Tropical climate variation monitoring based on the tracing analysis of wave energy in the atmosphere and ocean
A recent formulation of wave energy flux that is diagnosable at all latitudes (Aiki et al., 2017 PEPS) is used in this research project to explore a new research field.This wave energy analysis has been applied in Toyoda et al. (2021, J. Clim.) to the ocean reanalysis product of the Meteorological Research Institute with intent to evaluate the effect of data assimilation in term of the energy budget. ENSO (El Niño-Southern Oscillation) is a prominent climatic phenomenon in the tropical Pacific Ocean with a global impact. Accurate representation of ENSO is important for understanding and predicting interannual variability of global climate, and hence many observational and theoretical studies have been conducted, making it an important target for seasonal forecasting of operations. It has been thought that the 1997-1998 El Niño has been triggered by a March westerly wind event in the western tropical Pacific. In late 1997, westerly wind anomalies in response to positive sea surface temperature anomalies provide an energy input to oceanic surface flows. In the present results, strong wind inputs due to surface wind anomalies in the central basin occur intermittently from September to early December to yield oceanic Kelvin waves which propagate eastward with thermocline deepening (Fig. 1a-c). In October, strong westerly wind anomalies in the central basin caused deepening in equatorial regions and shallowing in off-equatorial regions, which propagated westward, followed by reflection at the western boundary to yield thermocline shallowing that propagate eastward. This expansion of Kelvin waves relaxes the wind input of oceanic wave energy so that, in the December mean (Fig. 1c), the deepening of thermocline in the central basin has disappeared to terminate El Niño. The energy balance in off-equatorial regions shows that energy input owing to data assimilation is comparable to that of wind stress. This kind of detailed quantitative analysis based on the energy budget will lead to a better prediction of El Niño's demise.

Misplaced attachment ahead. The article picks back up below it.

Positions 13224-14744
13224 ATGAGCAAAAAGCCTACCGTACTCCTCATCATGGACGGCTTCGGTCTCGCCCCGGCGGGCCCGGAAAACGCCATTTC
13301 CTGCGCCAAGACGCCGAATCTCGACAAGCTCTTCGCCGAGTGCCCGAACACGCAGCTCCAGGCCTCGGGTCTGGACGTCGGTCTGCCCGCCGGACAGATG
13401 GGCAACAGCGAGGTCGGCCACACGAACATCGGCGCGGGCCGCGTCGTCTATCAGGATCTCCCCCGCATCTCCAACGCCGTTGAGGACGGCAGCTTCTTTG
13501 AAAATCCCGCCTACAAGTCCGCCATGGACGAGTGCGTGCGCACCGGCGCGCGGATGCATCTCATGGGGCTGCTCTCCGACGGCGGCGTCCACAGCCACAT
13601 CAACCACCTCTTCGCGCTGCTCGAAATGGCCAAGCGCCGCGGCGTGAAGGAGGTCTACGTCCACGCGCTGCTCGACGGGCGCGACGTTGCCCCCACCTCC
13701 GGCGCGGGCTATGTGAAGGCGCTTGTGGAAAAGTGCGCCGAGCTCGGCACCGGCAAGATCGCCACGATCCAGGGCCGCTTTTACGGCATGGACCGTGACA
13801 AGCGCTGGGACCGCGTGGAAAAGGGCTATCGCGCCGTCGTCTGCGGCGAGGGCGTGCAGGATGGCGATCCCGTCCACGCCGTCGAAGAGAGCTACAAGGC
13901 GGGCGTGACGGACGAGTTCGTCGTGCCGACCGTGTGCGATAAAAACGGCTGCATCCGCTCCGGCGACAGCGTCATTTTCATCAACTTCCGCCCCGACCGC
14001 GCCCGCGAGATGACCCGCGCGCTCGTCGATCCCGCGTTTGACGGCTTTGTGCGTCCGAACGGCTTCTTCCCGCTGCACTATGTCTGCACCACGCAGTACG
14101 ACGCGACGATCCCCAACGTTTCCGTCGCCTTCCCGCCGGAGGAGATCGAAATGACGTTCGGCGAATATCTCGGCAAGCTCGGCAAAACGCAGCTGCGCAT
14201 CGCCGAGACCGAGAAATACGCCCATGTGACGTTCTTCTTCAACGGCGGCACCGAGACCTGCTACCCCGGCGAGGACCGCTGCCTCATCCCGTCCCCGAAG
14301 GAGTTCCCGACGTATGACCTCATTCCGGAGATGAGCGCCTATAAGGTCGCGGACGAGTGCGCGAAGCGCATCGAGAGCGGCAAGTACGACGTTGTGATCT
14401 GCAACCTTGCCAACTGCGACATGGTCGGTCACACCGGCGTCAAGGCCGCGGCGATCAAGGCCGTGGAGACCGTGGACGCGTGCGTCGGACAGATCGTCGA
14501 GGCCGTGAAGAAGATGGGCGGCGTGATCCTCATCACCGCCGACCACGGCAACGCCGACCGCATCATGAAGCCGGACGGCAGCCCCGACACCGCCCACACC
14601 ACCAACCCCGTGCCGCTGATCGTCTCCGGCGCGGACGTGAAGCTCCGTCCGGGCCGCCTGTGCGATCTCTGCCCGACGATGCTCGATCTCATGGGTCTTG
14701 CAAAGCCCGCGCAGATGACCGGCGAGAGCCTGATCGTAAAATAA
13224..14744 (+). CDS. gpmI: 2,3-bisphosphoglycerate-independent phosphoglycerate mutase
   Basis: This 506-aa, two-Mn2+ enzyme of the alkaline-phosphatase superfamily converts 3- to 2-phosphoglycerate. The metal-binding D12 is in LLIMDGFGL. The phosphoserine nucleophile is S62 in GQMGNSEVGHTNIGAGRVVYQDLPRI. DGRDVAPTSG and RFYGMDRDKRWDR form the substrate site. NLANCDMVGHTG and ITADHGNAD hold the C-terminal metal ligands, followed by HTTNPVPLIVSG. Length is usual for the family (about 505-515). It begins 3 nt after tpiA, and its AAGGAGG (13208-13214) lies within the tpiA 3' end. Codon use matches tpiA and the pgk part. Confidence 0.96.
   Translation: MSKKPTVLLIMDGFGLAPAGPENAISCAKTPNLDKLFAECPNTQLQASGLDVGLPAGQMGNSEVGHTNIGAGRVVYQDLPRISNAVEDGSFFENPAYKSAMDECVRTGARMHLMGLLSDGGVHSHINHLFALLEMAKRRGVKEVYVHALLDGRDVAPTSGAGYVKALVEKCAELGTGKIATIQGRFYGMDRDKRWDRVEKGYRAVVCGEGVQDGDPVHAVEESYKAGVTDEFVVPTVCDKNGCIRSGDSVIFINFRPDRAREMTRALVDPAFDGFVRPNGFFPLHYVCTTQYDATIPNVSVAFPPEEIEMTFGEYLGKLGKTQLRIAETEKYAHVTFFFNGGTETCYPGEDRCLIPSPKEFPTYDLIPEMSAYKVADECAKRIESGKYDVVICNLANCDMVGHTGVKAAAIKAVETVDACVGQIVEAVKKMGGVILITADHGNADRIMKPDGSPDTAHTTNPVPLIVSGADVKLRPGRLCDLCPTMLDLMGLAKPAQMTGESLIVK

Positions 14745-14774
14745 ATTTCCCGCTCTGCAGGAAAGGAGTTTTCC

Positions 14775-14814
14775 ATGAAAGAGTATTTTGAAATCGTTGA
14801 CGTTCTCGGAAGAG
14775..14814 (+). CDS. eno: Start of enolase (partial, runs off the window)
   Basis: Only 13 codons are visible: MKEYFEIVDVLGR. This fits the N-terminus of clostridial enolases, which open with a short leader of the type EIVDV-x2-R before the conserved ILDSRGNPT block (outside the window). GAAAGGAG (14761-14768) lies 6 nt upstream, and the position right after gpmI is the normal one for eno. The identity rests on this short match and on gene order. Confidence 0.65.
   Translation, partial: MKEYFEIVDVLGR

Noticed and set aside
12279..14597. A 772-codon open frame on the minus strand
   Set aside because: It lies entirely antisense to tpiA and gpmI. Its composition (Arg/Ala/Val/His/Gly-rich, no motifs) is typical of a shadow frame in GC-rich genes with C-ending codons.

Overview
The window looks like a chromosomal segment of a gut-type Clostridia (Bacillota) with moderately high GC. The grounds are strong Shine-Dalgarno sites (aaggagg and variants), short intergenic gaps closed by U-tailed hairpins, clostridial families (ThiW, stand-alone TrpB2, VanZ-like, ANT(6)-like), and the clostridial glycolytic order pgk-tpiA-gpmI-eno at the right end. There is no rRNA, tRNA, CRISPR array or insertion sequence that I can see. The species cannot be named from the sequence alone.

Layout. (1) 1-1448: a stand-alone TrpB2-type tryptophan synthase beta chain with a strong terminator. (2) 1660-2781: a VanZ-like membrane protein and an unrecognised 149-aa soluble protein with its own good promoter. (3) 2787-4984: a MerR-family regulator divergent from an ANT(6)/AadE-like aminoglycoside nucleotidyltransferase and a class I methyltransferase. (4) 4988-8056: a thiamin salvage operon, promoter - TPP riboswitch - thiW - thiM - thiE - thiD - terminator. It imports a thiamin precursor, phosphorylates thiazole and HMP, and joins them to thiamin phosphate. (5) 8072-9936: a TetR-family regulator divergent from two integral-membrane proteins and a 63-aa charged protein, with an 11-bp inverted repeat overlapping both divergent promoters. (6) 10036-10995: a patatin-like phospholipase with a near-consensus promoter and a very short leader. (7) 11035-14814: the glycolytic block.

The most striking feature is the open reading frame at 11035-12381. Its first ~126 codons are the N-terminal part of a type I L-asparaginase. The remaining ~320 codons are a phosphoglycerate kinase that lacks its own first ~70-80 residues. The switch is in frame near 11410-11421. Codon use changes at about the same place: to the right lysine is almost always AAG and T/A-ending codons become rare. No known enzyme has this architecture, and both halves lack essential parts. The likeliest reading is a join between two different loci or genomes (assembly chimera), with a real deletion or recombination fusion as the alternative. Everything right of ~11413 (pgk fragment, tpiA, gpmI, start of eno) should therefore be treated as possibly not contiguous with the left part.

Toyoda, T., and Coauthors, 2021: Energy flow diagnosis of ENSO from an ocean reanalysis. J. Climate, 34 (10), 4023–4042, doi:10.1175/JCLI-D-20-0704.1.
JSPS KAKENHI (A): Clarifying the mechanism of tropical climate variability based on the life-cycle analysis of wave energy in the atmosphere and ocean, H. Aiki, Y. Fukutomi (Nagoya Univ.), T. Ogata, M. Nagura (JAMSTEC), Y. Kanno (CRIEPI), T. Toyoda, H. Nakano (MRI), 2018-2021.
Figure 1. Energy fluxes (arrows) and vertical displacements (positive upward) of the thermocline depth (30-200 m; shading) for the sum of modes 1-10. (a) October, (b) November, and (c) December in 1997. Green contours indicate energy input by surface wind stress.